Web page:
Skip to Main Content
"I know Dublin better than I know D.C.," said Marie Walsh, a senior from the Fairfax area of Virginia.
Walsh, 22, spent her junior year at the University College Dublin, Ireland, studying English and Irish history. She lived with two Irish girls in an on-campus flat.
Today, Walsh is back at UT, finishing her degree in English and working as a peer adviser in the Programs Abroad office. Although she'd been planning for a career in publishing, she's now considering international education.
As a peer adviser, Walsh talks to students who are interested in studying abroad, giving them the inside story on what classes will be like and what life will be like in a foreign country.
Although she'd traveled in France and Italy with friends before going abroad as an exchange student, Walsh said living in another country for a year was a lot different than being a tourist.
While in Ireland, she met people from all over the world. She enjoyed the food and soaked up the culture. She went to pubs and listened to Irish music and, by the time she left, she knew Irish slang and understood the local residents' inside jokes.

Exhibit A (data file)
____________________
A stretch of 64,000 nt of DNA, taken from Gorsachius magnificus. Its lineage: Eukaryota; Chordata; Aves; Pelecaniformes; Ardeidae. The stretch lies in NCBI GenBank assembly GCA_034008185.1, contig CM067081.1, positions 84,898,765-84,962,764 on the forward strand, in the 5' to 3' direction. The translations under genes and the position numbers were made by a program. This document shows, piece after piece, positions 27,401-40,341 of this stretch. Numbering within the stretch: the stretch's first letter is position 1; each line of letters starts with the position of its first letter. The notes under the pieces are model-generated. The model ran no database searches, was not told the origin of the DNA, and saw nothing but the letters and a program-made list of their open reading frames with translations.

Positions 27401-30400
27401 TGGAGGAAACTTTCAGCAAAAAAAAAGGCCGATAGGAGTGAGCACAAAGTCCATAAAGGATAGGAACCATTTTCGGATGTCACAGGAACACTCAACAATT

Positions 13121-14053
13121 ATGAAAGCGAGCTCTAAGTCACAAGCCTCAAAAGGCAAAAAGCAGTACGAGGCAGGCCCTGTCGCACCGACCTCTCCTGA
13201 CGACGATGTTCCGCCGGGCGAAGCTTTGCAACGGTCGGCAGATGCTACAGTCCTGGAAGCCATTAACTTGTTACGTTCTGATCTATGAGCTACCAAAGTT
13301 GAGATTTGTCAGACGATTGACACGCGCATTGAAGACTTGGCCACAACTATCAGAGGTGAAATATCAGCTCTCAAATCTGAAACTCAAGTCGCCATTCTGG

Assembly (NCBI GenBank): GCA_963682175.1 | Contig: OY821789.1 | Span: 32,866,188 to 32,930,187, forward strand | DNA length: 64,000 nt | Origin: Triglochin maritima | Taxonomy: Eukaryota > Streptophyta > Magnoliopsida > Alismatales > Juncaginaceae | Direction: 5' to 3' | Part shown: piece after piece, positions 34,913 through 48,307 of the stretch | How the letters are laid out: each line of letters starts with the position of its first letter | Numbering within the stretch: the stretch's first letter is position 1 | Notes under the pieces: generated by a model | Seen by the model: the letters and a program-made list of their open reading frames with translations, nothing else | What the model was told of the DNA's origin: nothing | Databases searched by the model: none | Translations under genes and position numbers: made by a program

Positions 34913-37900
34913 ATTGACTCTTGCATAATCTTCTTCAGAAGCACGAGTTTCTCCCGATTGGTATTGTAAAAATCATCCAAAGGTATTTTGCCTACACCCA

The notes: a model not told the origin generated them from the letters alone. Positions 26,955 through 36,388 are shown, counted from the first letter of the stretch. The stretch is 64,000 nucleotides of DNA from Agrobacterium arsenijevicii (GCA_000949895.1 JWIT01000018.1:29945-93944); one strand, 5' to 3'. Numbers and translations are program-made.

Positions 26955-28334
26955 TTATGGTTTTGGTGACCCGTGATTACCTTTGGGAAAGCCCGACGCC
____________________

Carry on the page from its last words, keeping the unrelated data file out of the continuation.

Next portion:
She used the city buses and walked a lot, getting to know Dublin inside and out. She traveled all around Ireland, visiting County Mayo, Galway, Clare, Kerry, Cork, County Meath, Westmeath, Antrim, Wicklow and Louth. She went to Belfast -- which she'd heard so much about because of the political violence there -- and learned about the friction between the Catholic and Protestant communities at the root of the problem. She even managed to squeeze in side trips to London and Paris.
"Reading from a textbook, seeing pictures is one thing," she said. "But being there brings it all home."